It’s funny how some things in space look like things that we see on Earth. For example, take a look at this new space photo, which shows tens of thousands of stars. The way that the stars are crowded together makes them look like a swarm of fireflies in a meadow!
This group of stars is called a globular cluster. The stars stay close together because of gravity. All of the stars in the globular cluster were born at about the same time, from the same cloud of gas. This means that these stars are brothers and sisters!
These stars are much older than our nearest star, the Sun. While our Sun is only about 5 billion years old, the stars in this cluster are more than 10 billion years old. In fact, globular clusters are among the oldest inhabitants of our Universe!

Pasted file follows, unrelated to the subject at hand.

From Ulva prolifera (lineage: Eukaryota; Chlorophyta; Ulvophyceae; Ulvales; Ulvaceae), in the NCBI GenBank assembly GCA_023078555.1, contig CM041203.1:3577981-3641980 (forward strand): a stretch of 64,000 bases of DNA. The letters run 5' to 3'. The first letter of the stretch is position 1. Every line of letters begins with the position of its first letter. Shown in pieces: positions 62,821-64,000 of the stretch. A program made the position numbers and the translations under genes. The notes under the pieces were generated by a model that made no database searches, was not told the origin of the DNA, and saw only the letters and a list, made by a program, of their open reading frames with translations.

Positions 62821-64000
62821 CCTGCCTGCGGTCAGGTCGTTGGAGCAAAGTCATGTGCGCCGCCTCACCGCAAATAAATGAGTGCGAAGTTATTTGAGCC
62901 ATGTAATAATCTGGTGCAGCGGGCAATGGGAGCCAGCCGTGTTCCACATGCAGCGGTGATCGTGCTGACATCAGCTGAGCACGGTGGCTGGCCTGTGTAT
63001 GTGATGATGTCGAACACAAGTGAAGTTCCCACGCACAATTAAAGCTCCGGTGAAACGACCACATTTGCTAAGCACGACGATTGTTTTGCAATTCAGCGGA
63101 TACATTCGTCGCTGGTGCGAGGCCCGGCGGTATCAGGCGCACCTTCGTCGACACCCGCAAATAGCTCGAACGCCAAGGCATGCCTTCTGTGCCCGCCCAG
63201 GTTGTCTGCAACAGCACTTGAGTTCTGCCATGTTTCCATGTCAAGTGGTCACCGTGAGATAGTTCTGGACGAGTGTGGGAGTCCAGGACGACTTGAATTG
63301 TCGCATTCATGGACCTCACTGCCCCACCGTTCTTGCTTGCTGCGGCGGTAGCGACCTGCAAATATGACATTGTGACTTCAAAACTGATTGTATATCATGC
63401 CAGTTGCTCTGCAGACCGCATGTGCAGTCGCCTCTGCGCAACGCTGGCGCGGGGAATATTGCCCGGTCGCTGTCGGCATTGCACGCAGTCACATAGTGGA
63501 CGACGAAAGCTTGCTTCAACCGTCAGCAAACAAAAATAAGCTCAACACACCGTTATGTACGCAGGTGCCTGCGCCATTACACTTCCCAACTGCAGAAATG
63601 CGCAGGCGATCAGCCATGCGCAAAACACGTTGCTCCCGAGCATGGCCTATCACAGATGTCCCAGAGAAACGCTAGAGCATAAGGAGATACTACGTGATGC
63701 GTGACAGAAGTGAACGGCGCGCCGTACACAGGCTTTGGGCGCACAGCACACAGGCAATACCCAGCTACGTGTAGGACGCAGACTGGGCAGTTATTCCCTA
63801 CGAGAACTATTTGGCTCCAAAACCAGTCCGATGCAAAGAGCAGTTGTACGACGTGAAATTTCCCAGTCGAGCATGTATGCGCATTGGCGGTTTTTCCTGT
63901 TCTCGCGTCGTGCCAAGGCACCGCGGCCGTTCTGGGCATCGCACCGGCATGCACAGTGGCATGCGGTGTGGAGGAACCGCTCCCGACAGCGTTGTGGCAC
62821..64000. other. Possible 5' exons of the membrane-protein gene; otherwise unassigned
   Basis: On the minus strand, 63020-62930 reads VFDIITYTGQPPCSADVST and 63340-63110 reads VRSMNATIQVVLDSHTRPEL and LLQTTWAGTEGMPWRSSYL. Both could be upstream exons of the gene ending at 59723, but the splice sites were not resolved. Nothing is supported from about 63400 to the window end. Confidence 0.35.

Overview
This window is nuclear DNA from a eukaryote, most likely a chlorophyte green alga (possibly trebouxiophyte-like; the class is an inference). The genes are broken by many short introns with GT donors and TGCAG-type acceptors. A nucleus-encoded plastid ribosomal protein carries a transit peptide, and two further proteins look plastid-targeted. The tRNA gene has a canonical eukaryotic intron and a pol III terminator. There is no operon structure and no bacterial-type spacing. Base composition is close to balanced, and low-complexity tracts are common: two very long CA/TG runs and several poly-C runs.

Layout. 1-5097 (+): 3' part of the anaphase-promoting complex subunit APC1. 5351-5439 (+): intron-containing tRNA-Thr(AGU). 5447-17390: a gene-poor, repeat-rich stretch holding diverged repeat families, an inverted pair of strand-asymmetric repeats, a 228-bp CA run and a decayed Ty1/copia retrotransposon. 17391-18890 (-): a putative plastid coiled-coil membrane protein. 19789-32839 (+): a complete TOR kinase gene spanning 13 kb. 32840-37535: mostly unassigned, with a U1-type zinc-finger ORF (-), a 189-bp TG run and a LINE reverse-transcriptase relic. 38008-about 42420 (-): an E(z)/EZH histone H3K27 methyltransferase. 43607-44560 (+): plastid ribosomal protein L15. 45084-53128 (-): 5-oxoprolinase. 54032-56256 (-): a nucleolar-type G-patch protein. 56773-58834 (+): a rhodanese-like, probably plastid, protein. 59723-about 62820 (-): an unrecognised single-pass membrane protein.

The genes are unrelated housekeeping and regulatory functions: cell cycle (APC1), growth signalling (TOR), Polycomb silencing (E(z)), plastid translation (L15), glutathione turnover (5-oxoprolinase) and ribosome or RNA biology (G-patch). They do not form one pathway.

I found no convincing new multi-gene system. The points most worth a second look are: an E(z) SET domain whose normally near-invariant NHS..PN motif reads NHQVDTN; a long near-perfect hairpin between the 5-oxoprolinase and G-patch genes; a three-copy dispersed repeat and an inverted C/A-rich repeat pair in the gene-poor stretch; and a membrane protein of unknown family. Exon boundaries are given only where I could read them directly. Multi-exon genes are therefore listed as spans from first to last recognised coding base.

The Universe was a very different place when these old stars formed compared to when our Sun was born. There were much fewer ingredients available to make these stars – mostly just hydrogen gas. But the Sun was formed in a cloud of hydrogen gas that was sprinkled with a variety of different chemical ingredients, such as oxygen, iron and gold.
These extra ingredients were made inside stars that died and during the explosions that mark the end of some stars’ lives. After the stars died, these ingredients were released into space. But the stars in globular clusters formed when the Universe was very young, so there hadn’t been time to spice up the cosmic gas in this way!
There are about 100,000 stars in this globular cluster, packed within a ball that is only 25 times wider than the distance between the Sun and its nearest star!
This Space Scoop is based on an ESO Press Release.